In honor of World Breastfeeding Week, I’m trying to center this week’s posts on breastfeeding. The World Health Organization estimates that about 1.3 million babies around the world die every year from not being breastfed. Although the causes are multitude and much worse in “developing” countries (including things like using dirty water to mix the formula; diluting the formula too much to make it last longer; the natural antibodies and other protection that formula-fed babies miss out on that might keep them from developing devastating diseases in third-world countries), American babies are not immune to the ill effects of not being breastfed. Fortunately, we tend to have excellent medical care, so that the effects are minimal. Hopefully. [For premature infants, there is a marked decrease in necrotizing enterocolitis, which is often deadly, the more breastmilk the baby consumes. I forget the exact rate, but I think exclusive breastfeeding cuts the risk of this disease in half; even partial breastfeeding reduces the rate.]
It’s a national goal to increase breastfeeding rates, and to lengthen the time that babies exclusively breastfeed. So, how well are we doing? From the CDC’s official government statistics of 2008 come the following tables (I’m only including the PDFs that deal with breastfeeding):
Table 3, National Statistics asking if the child was ever breastfed (so I’m assuming even one time would be included) — only 62% of American babies were ever breastfed in 2008. That’s less than 2/3. Not good. The data is further broken down into how many weeks or months the babies were ever breastfed, with 9 months and 12 months both getting around 20%, and 18 months + being 10%. Considering the bias against nursing older children, and the number of mothers I know (either personally or via mommy groups online) that talk about trying to wean their babies at 9 months or by a year; and considering the looks women are given (or the rude, “Are you still nursing that child???) for nursing their older children, I actually assumed the numbers would be lower. There is also data about exclusive breastfeeding up to 3 months (12.9%) and 6 months (7.2%).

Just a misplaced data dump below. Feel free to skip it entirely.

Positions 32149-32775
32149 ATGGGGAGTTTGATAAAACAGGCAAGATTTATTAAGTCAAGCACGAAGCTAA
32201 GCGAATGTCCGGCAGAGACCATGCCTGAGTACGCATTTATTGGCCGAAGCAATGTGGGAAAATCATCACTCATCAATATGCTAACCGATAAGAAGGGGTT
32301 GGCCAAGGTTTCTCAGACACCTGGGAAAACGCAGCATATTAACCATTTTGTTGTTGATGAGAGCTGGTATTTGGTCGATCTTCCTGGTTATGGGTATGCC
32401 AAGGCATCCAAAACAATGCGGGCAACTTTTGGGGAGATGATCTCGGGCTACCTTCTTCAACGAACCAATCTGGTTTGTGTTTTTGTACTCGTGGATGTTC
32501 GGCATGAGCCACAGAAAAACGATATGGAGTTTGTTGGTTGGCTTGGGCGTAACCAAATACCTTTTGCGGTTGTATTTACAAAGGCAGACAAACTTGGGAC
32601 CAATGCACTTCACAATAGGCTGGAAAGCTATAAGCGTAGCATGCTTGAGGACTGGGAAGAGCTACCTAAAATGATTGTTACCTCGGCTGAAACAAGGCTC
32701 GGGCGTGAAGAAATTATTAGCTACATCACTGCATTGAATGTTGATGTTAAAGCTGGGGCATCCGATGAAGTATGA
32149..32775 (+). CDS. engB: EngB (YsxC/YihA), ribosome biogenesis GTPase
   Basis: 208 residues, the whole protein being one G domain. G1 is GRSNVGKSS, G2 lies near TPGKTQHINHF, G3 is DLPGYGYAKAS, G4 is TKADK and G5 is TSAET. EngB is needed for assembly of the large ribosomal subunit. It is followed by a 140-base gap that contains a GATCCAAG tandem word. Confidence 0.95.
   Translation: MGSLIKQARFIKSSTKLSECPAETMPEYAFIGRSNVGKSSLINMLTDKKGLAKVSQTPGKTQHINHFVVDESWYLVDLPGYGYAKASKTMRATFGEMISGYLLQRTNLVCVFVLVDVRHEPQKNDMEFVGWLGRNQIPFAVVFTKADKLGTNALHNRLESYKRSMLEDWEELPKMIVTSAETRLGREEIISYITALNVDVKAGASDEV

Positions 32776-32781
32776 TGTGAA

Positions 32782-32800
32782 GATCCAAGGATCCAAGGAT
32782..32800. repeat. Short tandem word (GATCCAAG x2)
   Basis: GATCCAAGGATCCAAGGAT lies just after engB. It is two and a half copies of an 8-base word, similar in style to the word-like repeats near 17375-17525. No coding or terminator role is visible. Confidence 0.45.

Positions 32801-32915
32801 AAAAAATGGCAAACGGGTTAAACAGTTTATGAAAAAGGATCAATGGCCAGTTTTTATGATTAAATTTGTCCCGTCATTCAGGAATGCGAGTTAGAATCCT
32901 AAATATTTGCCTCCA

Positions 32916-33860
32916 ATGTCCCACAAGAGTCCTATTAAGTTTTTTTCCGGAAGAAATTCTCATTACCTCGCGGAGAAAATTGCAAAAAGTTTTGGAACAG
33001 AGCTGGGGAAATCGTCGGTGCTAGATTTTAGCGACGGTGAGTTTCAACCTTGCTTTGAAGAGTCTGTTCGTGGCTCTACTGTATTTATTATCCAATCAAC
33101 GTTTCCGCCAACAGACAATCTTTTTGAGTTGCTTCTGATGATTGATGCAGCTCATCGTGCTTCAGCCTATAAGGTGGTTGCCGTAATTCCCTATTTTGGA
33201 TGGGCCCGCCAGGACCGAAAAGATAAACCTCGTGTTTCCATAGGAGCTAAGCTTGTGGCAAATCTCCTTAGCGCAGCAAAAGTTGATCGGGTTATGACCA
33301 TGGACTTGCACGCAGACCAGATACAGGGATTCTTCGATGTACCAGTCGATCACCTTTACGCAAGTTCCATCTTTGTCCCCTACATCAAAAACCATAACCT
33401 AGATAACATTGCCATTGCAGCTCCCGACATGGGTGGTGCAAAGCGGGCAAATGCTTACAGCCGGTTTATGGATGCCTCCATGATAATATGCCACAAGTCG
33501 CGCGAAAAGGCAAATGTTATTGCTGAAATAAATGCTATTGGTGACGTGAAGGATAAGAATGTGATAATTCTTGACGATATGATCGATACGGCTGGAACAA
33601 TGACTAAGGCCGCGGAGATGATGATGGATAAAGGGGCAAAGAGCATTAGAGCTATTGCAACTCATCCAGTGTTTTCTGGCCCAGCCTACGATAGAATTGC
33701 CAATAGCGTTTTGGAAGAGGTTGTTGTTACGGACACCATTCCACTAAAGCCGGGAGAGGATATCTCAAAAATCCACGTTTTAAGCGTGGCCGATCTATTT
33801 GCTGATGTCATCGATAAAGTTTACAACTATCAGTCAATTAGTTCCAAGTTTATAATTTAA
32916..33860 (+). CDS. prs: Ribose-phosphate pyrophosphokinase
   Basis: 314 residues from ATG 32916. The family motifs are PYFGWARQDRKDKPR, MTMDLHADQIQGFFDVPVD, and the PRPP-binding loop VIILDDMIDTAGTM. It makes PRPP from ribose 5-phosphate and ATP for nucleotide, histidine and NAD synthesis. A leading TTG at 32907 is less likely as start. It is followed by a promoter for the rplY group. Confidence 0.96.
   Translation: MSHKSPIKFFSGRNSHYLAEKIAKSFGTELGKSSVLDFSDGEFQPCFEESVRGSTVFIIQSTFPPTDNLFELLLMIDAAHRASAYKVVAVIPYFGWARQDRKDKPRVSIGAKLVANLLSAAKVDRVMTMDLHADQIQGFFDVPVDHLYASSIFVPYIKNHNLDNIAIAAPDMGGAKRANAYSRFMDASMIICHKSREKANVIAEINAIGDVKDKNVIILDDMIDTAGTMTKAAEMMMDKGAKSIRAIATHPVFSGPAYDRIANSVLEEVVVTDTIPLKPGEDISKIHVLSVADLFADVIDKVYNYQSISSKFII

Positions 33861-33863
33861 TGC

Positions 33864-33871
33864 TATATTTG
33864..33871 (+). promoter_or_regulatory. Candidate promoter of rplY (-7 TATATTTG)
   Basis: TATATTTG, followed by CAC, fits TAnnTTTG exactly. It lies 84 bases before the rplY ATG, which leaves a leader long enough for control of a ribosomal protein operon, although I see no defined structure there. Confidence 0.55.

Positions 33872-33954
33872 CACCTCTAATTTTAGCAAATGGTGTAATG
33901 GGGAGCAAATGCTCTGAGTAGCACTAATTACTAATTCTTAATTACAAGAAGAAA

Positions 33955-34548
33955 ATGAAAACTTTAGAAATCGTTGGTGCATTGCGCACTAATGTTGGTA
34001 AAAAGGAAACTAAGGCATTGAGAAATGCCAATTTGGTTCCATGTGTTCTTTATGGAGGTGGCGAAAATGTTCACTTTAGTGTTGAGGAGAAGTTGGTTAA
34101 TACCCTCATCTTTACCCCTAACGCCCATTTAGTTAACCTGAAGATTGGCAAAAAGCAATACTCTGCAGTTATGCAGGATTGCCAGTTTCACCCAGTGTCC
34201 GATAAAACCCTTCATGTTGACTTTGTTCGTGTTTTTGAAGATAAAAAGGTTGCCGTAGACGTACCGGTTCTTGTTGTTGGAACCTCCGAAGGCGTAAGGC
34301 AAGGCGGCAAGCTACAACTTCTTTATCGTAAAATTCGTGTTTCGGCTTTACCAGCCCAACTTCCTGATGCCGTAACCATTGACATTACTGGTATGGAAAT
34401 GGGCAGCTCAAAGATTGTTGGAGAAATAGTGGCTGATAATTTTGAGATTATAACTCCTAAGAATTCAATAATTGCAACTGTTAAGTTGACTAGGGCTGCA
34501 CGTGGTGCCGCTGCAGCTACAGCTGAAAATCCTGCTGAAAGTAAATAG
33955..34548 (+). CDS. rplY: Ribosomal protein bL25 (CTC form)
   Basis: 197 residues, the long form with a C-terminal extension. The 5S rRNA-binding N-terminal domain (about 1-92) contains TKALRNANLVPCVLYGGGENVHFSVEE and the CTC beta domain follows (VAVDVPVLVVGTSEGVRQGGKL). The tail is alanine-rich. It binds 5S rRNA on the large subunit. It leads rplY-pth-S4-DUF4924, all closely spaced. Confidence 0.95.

Table 7 looks at rates of breastfeeding, TV viewing and household smoking — an interesting combination to say the least! They’re broken down by states, with the national stats on the final line. I’m guessing that based on the high number of “0” in the various data fields that this information is incomplete for numerous states. For instance, California has zeros straight across, except in the number/rank of smoking, but it is one of the few states that has met the 2010 breastfeeding goals. Mississippi likewise has straight goose eggs (but I’m sure it’s *sigh* at or near the bottom for breastfeeding). So, make of that chart what you will.
Table 9 looks at the same rates as Table 7, but breaks them down by race instead of by state.
Finally, Table 13 looks at the trends in breastfeeding, with a summary of data from 2008 back to 1980. We’ve basically steadily improved in the last 28 years (how could we get any worse??), but we’ve still a long way to go.
Then there is some older data from the CDC — showing data from the 2000-2006, with some of the ’06 data still “provisional.”
- 10 states – California, Colorado, Hawaii, Idaho, Montana, New Hampshire, Oregon, Utah, Vermont, and Washington – achieved all five Healthy People 2010 breastfeeding objectives.
- One in four breastfed infants are supplemented with infant formula within 2 days of birth. The corresponding rates of formula supplementation among infants who breastfed at least 3 and 6 months were 38% and 45%, respectively
- Disparities in breastfeeding continue to exist, with non-Hispanic black and socioeconomically disadvantaged groups having lower breastfeeding rates.
At the bottom of the page are links to click to see the rates by state. If you click on the links, it will show you a map of the United States, with the different states in different shades of blue, with the legend indicating which percentile range the state is in. Depending on the data you’re looking at (ever breastfed, breastfed exclusively at 3 or 6 months, etc.), the range will be different — sometimes as little as a few points; other times as much as 10 percentage points.
Filed under: breastfeeding, studies & stuff Tagged: | baby, birth, breastfeeding, breastfeeding statistics, formula, formula feeding, postpartum, pregnancy, pregnant, supplementation, U.S. breastfeeding statistics, world breastfeeding week